Modulation of arousal regulation by central thalamic deep brain stimulation in non-human primates

Robust modulation of arousal regulation, performance and frontostriatal activity through central thalamic deep brain stimulation in healthy non-human primates

Jonathan L. Baker, Jae-Wook Ryou, Xuefeng F. Wei, Christopher R. Butson, Nicholas D. Schiff, and Keith P. Purpura

J. Neurophysiol. 116, 23832404 (2016)

Abstract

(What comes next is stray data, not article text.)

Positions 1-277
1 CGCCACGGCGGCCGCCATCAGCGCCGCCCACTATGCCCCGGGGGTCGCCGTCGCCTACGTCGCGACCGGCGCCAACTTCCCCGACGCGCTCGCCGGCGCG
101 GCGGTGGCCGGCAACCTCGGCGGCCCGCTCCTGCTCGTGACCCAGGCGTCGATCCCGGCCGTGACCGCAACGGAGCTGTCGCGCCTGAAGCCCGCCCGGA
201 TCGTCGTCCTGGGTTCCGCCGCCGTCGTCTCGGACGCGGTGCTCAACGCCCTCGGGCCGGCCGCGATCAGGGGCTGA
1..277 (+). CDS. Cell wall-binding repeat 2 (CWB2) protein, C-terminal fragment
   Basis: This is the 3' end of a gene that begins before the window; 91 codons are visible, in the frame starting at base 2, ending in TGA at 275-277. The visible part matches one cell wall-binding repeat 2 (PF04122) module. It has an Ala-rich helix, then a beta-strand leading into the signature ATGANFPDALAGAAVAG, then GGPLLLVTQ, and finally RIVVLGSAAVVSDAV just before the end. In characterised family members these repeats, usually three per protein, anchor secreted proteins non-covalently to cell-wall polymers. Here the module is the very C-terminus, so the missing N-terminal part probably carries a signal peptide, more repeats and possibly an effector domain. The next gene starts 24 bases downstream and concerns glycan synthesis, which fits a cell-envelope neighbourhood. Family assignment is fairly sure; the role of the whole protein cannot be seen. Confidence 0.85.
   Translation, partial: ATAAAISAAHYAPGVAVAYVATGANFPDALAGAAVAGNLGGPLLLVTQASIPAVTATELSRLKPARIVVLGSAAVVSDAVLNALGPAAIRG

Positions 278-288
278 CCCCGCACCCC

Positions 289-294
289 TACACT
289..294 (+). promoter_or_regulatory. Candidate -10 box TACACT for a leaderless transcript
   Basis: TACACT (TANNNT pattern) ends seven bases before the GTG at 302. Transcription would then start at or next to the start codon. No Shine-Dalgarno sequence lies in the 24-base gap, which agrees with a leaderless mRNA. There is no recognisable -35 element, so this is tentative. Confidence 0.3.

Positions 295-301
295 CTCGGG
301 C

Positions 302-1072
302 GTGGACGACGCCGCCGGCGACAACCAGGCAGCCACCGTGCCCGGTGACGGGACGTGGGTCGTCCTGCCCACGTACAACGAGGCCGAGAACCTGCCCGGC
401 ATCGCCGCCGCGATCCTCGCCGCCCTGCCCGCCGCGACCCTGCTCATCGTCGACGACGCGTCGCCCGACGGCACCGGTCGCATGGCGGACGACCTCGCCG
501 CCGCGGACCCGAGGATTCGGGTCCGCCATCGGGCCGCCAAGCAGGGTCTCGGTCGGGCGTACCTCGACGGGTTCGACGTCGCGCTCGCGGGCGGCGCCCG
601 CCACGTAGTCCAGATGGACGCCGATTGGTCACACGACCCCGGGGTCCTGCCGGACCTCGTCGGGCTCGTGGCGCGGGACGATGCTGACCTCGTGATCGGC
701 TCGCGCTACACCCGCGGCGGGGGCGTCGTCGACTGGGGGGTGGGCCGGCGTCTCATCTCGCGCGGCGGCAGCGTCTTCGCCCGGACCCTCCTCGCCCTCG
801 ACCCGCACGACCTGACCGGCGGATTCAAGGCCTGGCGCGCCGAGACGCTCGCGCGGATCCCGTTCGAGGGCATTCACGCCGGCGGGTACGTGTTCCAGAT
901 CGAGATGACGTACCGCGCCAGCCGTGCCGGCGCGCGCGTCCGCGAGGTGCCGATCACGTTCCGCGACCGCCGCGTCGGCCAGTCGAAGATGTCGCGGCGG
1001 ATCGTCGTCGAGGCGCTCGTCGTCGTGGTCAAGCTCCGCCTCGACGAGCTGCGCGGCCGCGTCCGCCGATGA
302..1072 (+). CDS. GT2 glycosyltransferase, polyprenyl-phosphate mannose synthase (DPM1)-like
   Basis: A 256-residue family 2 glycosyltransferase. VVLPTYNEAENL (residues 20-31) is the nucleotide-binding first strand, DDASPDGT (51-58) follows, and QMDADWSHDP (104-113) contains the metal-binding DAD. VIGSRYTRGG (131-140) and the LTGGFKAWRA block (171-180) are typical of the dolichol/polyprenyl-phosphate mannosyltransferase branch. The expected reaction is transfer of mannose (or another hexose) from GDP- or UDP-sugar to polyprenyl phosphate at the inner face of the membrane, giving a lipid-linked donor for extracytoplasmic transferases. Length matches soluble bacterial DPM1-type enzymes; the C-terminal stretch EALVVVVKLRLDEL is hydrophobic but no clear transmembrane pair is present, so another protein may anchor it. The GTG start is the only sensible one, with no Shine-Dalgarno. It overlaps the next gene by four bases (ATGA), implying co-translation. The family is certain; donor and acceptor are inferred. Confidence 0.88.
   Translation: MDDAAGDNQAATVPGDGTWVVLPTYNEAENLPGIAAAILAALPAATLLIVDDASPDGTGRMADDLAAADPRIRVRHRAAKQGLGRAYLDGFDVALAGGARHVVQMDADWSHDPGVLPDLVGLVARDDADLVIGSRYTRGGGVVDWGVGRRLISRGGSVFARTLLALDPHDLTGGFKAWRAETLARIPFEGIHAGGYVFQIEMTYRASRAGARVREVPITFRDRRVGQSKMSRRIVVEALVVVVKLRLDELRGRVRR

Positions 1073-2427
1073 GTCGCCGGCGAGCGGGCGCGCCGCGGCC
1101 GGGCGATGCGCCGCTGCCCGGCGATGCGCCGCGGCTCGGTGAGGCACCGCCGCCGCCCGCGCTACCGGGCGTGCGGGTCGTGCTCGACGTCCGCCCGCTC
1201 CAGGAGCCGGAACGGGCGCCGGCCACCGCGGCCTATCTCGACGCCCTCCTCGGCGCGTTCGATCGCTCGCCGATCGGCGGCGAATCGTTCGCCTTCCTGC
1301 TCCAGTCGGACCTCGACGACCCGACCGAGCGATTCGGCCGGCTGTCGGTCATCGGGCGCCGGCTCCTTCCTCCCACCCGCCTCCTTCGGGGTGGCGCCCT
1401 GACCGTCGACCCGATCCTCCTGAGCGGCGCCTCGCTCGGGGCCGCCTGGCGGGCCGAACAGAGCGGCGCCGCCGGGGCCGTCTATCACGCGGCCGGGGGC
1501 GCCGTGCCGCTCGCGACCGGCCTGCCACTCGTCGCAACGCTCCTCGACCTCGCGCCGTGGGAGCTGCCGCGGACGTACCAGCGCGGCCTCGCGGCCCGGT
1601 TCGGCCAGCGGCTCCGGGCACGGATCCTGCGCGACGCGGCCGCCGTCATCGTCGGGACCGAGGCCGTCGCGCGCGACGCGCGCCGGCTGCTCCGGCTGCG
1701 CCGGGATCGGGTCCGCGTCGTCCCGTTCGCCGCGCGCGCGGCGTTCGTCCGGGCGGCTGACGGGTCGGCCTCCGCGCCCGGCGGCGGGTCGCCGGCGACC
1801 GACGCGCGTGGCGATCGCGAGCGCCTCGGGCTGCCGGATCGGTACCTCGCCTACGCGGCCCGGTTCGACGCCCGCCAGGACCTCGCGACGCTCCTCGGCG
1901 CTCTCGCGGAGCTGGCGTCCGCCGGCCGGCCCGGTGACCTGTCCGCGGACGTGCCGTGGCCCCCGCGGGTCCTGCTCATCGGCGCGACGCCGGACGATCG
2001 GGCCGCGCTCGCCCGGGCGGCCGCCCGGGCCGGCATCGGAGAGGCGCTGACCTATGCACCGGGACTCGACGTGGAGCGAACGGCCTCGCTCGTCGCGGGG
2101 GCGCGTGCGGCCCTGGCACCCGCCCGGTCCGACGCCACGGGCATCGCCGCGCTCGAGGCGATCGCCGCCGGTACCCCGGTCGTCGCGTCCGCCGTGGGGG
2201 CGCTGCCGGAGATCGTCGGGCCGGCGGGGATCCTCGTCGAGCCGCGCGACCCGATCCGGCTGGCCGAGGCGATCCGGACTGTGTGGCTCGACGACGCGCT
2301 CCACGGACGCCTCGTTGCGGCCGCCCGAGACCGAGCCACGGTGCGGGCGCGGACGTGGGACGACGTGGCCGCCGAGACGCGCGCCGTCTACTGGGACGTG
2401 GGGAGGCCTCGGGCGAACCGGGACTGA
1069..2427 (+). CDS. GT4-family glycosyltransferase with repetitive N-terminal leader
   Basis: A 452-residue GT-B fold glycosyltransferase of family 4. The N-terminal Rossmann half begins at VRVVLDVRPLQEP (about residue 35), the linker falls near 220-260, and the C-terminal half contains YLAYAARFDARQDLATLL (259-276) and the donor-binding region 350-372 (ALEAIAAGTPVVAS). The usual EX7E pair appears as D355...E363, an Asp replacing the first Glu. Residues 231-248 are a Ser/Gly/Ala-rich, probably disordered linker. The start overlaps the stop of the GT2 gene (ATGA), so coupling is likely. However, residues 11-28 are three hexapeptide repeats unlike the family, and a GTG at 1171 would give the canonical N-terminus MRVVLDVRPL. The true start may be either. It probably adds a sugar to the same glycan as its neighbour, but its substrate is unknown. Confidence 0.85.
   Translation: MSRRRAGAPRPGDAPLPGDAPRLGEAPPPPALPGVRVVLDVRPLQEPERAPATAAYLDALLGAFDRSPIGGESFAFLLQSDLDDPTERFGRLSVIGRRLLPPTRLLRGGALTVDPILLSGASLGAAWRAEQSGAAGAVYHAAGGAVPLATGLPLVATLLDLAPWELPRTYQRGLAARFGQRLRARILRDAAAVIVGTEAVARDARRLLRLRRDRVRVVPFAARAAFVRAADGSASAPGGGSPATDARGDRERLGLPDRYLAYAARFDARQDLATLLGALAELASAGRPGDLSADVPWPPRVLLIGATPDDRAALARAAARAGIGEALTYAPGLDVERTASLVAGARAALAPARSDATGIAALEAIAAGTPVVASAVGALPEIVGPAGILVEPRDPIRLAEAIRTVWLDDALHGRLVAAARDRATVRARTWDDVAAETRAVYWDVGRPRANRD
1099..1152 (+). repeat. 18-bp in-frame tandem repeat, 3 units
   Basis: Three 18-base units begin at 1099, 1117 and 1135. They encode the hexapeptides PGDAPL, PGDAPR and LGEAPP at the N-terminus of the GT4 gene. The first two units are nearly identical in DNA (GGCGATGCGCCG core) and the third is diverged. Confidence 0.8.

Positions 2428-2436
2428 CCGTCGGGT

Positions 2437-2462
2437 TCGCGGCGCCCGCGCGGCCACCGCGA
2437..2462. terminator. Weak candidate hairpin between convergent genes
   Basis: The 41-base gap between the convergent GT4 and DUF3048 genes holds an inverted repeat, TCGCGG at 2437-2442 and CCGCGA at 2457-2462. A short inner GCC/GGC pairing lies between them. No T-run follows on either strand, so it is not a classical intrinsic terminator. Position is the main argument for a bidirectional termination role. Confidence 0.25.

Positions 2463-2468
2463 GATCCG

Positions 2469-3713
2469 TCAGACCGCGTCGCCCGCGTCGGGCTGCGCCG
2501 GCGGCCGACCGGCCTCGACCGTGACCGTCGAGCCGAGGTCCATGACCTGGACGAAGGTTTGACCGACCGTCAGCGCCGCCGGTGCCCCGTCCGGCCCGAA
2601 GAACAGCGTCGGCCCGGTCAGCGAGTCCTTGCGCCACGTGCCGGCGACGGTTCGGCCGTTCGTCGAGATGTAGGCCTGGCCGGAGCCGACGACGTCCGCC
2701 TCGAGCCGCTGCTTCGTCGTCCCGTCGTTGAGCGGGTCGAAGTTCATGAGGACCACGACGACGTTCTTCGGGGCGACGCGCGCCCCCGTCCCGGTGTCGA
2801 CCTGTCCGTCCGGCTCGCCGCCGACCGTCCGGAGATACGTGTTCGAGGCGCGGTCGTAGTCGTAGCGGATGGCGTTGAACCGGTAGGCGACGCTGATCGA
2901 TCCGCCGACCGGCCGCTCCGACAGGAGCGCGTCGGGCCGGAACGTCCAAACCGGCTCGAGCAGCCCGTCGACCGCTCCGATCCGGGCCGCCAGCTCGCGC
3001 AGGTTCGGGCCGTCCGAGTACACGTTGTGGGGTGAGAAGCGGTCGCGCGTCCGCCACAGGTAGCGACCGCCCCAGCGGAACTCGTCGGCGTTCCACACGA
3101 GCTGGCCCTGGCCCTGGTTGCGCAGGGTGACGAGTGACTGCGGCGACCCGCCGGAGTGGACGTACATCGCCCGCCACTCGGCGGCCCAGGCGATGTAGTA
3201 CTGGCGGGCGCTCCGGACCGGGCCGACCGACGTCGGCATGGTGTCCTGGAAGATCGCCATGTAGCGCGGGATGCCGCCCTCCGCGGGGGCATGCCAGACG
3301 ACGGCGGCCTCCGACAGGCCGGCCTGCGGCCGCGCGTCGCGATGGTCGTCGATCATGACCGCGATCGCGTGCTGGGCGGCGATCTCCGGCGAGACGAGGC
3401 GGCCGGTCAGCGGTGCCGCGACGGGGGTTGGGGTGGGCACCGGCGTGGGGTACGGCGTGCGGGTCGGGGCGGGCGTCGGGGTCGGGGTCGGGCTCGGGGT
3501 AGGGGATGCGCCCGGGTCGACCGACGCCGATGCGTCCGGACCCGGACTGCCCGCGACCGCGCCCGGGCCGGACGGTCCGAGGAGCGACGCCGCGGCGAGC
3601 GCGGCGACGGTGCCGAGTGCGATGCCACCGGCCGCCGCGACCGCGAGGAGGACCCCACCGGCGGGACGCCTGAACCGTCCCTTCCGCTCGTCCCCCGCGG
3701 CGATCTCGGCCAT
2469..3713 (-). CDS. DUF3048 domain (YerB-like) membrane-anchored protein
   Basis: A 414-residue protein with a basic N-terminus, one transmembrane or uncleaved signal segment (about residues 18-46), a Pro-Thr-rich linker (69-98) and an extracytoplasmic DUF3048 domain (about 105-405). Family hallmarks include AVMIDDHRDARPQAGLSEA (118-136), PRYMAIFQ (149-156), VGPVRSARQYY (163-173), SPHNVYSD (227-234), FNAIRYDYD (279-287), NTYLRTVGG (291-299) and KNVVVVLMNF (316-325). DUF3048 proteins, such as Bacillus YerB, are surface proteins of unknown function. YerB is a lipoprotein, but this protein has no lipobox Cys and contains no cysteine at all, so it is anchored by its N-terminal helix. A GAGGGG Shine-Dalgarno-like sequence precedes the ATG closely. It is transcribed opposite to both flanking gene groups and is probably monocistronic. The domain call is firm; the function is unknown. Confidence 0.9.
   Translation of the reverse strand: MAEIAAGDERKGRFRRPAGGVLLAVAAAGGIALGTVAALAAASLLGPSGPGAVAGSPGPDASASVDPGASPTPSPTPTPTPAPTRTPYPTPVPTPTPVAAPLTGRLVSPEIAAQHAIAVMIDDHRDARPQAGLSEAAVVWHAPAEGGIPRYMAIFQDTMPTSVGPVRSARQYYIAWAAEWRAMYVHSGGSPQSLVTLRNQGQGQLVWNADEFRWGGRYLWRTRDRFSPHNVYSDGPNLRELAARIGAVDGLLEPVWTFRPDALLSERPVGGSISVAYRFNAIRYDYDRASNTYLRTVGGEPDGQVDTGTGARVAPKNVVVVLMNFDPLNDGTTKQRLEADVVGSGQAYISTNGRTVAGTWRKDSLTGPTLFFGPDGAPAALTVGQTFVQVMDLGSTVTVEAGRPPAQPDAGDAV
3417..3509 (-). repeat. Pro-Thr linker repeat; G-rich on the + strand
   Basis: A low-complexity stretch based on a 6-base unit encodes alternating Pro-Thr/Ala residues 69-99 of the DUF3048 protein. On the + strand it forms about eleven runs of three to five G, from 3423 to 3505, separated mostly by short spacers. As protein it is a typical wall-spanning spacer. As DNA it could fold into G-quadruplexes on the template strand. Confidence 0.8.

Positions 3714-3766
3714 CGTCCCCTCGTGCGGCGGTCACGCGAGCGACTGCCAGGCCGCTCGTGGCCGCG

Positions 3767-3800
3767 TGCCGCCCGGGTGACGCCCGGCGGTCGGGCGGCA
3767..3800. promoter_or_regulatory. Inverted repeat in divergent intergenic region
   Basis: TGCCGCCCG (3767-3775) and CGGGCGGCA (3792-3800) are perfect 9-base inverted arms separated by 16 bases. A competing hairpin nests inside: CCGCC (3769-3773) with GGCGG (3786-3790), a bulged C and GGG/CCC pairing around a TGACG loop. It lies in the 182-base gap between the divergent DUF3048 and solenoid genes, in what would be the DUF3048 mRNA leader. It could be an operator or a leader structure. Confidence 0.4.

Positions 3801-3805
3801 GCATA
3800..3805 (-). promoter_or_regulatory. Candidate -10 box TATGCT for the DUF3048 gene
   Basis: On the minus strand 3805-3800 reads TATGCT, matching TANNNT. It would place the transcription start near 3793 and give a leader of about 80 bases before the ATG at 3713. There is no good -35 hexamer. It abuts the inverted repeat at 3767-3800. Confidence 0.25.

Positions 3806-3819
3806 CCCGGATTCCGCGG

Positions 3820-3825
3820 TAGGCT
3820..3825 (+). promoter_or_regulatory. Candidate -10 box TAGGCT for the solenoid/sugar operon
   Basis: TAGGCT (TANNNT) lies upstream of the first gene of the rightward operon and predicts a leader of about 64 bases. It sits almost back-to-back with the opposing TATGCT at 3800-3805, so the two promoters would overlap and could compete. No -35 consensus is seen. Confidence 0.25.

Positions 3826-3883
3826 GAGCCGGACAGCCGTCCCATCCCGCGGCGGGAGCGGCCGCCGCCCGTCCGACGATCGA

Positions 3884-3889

The central thalamus (CT) is a key component of the brain-wide network underlying arousal regulation and sensory-motor integration during wakefulness in the mammalian brain. Dysfunction of the CT, typically a result of severe brain injury (SBI), leads to long-lasting impairments in arousal regulation and subsequent deficits in cognition. Central thalamic deepin select SBI patients. However a mechanistic understanding of CT-DBS and an optimal method of implementing this promising therapy are unknown. Here we demonstrate in two healthy non-human primates (NHP), Macaca mulatta, that location specific CT-DBS improves performance in visuomotor tasks and is associated with physiological effects consistent with enhancement of endogenous arousal. Specifically, CT-DBS within the lateral wing of the central lateral nucleus and the surrounding medial dorsal thalamic tegmental tract (DTTm) produces a rapid and robust modulation of performance and arousal, as measured by neuronal activity in the frontal cortex and striatum. Notably, the most robust and reliable behavioral and physiological responses resulted when we implemented a novel method of CT44 DBS that orients and shapes the electric field within the DTTm using spatially separated DBSleads. Collectively, our results demonstrate that selective activation within the DTTm of the CT robustly regulates endogenous arousal and enhances cognitive performance in the intact NHP;these findings provide insights into the mechanism of CT-DBS and further support thedevelopment of CT-DBS as a therapy for reestablishing arousal regulation to support cognition in SBI patients.
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